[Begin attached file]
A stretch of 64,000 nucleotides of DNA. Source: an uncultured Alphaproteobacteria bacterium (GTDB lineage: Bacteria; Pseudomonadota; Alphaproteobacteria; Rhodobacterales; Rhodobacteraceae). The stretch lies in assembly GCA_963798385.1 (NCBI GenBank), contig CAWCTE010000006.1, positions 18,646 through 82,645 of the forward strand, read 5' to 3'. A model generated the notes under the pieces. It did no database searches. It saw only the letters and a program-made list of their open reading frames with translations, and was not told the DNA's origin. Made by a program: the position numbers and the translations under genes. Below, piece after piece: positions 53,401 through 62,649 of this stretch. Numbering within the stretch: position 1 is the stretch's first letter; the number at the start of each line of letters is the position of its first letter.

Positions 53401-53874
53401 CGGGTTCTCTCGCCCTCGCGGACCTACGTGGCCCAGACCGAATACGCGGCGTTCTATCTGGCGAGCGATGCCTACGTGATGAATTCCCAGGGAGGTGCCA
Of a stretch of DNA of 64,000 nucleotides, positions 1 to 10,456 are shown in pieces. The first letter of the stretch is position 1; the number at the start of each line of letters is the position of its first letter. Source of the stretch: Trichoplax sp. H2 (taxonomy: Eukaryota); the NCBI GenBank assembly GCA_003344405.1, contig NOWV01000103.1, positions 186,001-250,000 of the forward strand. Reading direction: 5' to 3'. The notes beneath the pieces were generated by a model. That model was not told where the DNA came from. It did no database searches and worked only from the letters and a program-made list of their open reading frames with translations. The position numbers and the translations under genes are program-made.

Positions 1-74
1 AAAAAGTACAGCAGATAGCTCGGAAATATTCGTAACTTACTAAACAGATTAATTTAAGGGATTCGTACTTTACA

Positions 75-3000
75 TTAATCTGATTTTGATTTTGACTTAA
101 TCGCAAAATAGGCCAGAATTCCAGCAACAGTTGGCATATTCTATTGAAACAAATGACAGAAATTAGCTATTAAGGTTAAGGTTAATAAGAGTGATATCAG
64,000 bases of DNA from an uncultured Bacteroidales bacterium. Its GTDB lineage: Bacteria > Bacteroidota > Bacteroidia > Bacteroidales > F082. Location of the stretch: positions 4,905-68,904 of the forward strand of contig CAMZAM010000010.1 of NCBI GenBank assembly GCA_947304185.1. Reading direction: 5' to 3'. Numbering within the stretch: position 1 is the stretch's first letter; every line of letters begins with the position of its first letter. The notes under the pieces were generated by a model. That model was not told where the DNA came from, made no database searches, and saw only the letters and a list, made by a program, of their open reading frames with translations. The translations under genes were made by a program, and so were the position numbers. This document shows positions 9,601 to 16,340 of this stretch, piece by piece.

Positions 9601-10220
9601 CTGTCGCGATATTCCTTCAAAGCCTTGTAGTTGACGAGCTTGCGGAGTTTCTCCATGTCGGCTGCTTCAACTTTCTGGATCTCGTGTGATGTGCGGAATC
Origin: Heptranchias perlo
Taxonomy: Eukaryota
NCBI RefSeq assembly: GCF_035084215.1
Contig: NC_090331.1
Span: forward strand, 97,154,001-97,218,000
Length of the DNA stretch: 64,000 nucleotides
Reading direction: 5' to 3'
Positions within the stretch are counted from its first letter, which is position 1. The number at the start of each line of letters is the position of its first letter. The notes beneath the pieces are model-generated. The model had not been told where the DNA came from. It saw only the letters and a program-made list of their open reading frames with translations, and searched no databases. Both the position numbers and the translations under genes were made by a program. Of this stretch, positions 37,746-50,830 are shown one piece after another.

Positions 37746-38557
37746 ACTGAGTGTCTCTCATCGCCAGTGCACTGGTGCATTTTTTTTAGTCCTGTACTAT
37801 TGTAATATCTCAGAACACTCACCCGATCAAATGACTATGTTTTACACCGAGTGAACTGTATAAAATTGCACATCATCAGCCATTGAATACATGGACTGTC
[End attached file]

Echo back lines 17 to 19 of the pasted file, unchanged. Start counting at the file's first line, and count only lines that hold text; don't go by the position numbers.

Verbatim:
Span: forward strand, 97,154,001-97,218,000
Length of the DNA stretch: 64,000 nucleotides
Reading direction: 5' to 3'